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Responsible Friendship

Honesty is supposed to be a foundational value that everyone endorses as important in their lives. Unfortunately, we are surrounded by liars, people who manipulate and misrepresent the truth. They are doctors, lawyers, clergy, teachers ...

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Honesty is supposed to be a foundational value that everyone endorses as important in their lives. Unfortunately, we are surrounded by liars, people who manipulate and misrepresent the truth. They are doctors, lawyers, clergy, teachers and ordinary people on the street.

Too many people define honesty conditionally and situationally. True honesty should have no conditions. Being truthful should be pure, without layers and attachments.

We say that we value honesty and that it is important to practice what we preach. If some people are too honest, they are dismissed because their honesty makes others uncomfortable.

Students who are truthful about everything are often dismissed by their peers as being rats! Being a rat is a terrible stigma to be assigned when you are an adolescent. It puts a teenager in a catch twenty-two situation.

CJ was nineteen. At fourteen, he started to smoke and sell weed. His closest friends knew of his behavior. CJ swore them to secrecy and said if they told his parents, he would consider them rats. He would see to it that they would be ostracized and seen by their mutual friends as social outcasts.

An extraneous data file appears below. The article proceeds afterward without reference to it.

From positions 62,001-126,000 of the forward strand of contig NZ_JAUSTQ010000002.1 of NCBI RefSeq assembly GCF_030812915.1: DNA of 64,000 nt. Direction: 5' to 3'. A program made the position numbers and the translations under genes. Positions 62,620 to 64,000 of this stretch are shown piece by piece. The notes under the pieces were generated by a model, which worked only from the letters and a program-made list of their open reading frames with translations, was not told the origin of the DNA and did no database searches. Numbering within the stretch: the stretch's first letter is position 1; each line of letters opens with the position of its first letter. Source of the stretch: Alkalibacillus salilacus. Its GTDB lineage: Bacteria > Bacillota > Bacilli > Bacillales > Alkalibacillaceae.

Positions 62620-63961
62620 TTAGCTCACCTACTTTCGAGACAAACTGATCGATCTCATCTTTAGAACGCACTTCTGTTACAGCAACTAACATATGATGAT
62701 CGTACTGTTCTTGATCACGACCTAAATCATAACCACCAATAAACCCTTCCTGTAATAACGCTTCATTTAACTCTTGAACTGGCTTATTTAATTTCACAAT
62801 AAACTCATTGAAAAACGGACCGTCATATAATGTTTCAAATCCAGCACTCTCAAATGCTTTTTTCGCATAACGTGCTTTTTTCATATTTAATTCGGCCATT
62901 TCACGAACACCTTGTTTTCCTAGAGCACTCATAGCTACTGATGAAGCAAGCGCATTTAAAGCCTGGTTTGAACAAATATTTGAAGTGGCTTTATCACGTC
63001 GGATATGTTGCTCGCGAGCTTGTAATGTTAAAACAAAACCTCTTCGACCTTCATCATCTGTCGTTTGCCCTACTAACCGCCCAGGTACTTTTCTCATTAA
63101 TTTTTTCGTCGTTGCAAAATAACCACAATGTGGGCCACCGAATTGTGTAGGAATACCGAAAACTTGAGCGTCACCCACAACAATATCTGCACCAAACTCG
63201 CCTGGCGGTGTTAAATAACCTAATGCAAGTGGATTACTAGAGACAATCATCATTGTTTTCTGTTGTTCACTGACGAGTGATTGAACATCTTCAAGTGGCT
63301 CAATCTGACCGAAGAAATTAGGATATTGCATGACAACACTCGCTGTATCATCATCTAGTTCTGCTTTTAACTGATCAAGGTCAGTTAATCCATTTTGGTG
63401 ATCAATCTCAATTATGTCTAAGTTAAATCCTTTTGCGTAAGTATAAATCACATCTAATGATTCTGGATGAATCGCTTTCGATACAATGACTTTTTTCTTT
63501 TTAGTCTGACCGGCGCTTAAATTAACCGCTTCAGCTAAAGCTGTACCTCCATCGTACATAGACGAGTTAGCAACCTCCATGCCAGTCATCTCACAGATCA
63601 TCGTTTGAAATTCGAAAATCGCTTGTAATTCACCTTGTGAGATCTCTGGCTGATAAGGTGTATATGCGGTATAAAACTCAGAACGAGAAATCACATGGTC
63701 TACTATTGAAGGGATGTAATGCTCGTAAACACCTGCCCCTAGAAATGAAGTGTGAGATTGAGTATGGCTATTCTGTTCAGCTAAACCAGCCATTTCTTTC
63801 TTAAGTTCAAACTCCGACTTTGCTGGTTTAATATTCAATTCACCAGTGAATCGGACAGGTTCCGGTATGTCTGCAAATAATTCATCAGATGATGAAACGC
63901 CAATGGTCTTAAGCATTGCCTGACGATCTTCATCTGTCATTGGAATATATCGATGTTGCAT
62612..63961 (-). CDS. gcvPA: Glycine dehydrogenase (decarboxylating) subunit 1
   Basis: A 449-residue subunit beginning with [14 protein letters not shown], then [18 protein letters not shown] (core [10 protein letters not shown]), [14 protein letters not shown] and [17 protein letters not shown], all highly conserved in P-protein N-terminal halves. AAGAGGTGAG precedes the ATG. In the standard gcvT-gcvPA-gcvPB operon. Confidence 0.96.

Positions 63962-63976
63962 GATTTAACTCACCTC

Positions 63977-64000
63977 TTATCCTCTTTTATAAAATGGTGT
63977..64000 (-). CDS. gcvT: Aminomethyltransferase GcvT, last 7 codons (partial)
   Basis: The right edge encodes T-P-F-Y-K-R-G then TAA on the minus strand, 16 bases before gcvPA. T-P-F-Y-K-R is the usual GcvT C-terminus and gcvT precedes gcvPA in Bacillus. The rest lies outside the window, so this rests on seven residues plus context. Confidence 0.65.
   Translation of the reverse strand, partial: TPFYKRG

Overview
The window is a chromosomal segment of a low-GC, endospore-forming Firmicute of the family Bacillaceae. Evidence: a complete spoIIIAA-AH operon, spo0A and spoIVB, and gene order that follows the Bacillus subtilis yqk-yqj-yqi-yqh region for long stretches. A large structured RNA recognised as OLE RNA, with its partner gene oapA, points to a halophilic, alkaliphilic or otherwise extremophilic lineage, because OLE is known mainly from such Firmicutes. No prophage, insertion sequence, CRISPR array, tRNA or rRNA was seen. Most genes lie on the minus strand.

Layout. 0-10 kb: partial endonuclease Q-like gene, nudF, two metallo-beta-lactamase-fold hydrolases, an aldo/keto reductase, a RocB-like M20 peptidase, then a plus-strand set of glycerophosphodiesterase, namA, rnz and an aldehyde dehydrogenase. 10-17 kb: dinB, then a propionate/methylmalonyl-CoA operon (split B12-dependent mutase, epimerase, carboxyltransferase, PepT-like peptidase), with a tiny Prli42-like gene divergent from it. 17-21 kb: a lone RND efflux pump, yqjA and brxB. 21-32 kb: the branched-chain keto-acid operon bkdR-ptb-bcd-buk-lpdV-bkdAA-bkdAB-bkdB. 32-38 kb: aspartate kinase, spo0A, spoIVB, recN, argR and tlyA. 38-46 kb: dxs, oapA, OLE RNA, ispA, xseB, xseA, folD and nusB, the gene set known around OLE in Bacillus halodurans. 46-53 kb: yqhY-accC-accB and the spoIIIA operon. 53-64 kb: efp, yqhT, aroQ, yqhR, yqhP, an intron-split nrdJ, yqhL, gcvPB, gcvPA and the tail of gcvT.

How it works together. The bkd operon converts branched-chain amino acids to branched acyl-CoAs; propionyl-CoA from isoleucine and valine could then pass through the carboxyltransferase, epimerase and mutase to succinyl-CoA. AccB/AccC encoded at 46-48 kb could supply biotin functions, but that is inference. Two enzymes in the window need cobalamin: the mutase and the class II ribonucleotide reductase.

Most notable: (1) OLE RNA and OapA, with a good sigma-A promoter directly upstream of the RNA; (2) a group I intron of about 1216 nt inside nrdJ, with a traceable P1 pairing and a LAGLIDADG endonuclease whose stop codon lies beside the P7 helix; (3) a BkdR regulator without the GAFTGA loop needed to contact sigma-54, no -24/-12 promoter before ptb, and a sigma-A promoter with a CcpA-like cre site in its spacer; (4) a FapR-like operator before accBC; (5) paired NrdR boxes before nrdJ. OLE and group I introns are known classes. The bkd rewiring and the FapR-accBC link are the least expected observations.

Two of CJ s closest friends kept the secret. He continued to use and get high in the shadows, basically because he was a good guy. He kept his drug abuse from his parents and teachers. Everyone saw him as a great human being.

As he grew, he became more and more moody, but always kept everything in check. He very effectively masked his addictive behaviors.

He went to school every day, played a sport, held a job and made the Dean s list. On the surface, he was a typical, all-American boy!

By the time he was a senior in high school, he had graduated from smoking pot to using cocaine and hard-core prescription pills, but always under the radar of his parents and teachers.

During his senior year, he got a little sloppy. He came home drunk a few times and drove his car at night under the influence. He never got caught by his parents or the police. However, his friends knew he was out of control.

They were becoming increasingly frustrated and worried about CJ. They saw a negative progression taking hold of his life. However, he was still able to fool all the significant adults in his life.

After an episode of reckless behavior during the summer, CJ s best friend confronted him. He threatened to expose CJ s reckless lifestyle and tell his parents everything. That confrontation strained the relationship tremendously. CJ began to distance himself from his best friend.

His friend was not sure what to do. Should he tell and run the risk of destroying this valued relationship, or should he say nothing? The pressure was becoming unbearable. Each time CJ s friend felt compelled to say something, he felt like such a rat and would talk himself out of any conversation with CJ s parents. He could not deal with the social stigma that he felt would be assigned if he told. It was a very painful dilemma to be trapped in.